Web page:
The implications of this point will be counterintuitive for many. Yes, there are many types of disasters, like hurricanes and floods, that are causing greater economic costs in many places than they used to. But this is almost entirely because the places that are most exposed to weather disasters have far more people and far more wealth in harm’s way than they used to. Even if there were no global warming, in other words, these areas would be much more at risk simply because they have much more to lose.

Once you factor out how many more people and how much more economic activity are in exposed areas, the economic costliness of weather extremes in recent decades has generally been flat or declining, not rising. The human costs, meanwhile, measured by deaths associated with climate and weather extremes, have fallen dramatically over the last century. Improving infrastructure and technology have made most people much more resilient to climate hazards today, even in relatively poor regions and even as the climate has warmed.

Still, there has been no shortage of tragedies associated with extreme weather events in recent decades. But where they do occur, it is almost entirely due to failures of institutions and infrastructure, not the additional extremity of the weather event due to climate change.

Nordhaus is not the first scholar to make these points. Climate Realism has repeatedly made these points, providing links to data and copious research that make the case that despite modest warming, humans are doing better and, where costs of natural disasters are rising, it is due to the expanding bullseye effect of more people living in. and more infrastructure being constructed in, areas already prone to natural disasters.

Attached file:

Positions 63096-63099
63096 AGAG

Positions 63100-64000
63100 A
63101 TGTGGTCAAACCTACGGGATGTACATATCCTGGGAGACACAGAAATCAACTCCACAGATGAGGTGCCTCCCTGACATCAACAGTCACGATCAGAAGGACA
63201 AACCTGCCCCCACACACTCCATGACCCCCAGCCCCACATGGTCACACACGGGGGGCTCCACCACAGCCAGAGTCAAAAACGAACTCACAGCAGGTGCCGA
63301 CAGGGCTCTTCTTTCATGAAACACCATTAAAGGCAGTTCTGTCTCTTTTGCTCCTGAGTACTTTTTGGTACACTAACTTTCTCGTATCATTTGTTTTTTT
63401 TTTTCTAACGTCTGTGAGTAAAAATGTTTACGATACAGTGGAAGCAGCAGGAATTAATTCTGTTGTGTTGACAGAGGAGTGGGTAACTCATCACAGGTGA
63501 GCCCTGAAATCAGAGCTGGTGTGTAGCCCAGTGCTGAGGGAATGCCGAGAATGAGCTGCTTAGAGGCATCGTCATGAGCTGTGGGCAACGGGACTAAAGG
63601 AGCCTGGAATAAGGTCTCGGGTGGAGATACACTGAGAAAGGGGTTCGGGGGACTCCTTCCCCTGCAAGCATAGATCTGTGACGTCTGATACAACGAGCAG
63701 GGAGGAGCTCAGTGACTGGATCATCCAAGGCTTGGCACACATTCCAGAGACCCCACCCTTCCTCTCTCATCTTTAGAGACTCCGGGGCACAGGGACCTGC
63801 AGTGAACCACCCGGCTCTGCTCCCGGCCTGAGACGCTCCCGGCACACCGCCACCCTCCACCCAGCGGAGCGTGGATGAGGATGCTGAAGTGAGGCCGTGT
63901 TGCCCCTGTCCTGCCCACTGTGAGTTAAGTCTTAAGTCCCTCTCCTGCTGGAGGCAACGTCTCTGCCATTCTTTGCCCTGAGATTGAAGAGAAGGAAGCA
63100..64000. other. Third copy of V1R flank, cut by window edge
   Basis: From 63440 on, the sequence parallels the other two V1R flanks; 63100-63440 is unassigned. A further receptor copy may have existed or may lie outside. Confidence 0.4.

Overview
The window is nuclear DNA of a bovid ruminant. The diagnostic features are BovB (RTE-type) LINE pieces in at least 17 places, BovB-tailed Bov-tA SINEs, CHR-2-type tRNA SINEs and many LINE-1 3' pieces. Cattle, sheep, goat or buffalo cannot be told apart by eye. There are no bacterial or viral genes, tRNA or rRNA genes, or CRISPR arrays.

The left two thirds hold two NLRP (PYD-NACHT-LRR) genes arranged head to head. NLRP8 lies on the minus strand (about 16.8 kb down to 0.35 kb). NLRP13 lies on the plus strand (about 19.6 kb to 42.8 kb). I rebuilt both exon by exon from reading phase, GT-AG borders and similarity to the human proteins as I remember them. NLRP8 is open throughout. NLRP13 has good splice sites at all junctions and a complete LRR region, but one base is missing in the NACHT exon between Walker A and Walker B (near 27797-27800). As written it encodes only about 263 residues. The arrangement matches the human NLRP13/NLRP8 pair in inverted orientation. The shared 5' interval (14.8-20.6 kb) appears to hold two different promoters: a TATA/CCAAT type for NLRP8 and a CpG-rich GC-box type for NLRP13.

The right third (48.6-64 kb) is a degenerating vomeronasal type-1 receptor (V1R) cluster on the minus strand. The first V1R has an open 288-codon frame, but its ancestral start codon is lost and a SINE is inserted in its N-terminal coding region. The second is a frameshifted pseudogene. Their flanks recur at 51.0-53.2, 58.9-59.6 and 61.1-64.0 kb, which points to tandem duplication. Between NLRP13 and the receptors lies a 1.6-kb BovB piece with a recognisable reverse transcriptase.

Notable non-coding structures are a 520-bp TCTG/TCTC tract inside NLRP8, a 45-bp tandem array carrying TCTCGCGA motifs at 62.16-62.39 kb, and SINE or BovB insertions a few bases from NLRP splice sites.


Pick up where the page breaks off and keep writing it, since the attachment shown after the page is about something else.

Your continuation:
Source:  The New Atlantis

Podcast of the Week

Host H. Sterling Burnett speaks to author Jon Pepper has written a series of books that explores the trials and tribulations of the energy industry in a highly politicized age, the newest of which, “Missy’s Twitch,” explores a young woman’s passage from indoctrination and climate alarm induced spasms, to awareness of the lack of compelling evidence for climate alarm, and the toxic politics surrounding the issue.

The book is at turns hilarious and disturbing in the picture it paints of the current state of energy and climate politics, along the way presenting some caricatures of politicians and business interests who even the casual reader should be able to identify from real life, mocking them appropriately.

Subscribe to the Environment & Climate News podcast on Apple PodcastsiHeartSpotify or wherever you get your podcasts. And be sure to leave a positive review!

Climate Comedy

Recommended Sites

Climate at a Glance Climate Realism
Heartland’s Climate Page Heartland’s Climate Conferences 
Environment & Climate News Watts Up With That
Liberty & Ecology Heartland’s Energy Conferences
Junk Science (Steve Milloy) Climate Depot (Marc Morano)
CFACT CO2 Coalition
Climate Change Dispatch Net Zero Watch (UK)
GlobalWarming.org (Cooler Heads) Climate Audit
Dr. Roy Spencer No Tricks Zone
Climate Etc. (Judith Curry) JoNova
Master Resource Cornwall Alliance (Cal Beisner)
International Climate Science Coalition Science and Environmental Policy Project 
CAR26.org Gelbspan Files
1000Frolley (YouTube) Climate Policy at Heritage
Power for USA Global Warming at Cato
Science and Public Policy Institute Climate Change Reconsidered NIPCC)
Climate in Review (C. Jeffery Small) Real Science (Tony Heller)
WiseEnergy C3 Headlines
CO2 Science Cartoons by Josh
The Climate Bet Steve Milloy on Twitter
H. Sterling Burnett
H. Sterling Burnett
H. Sterling Burnett, Ph.D. is the director of The Heartland Institute's Robinson Center on Climate and Environmental Policy and the managing editor of Environment & Climate News.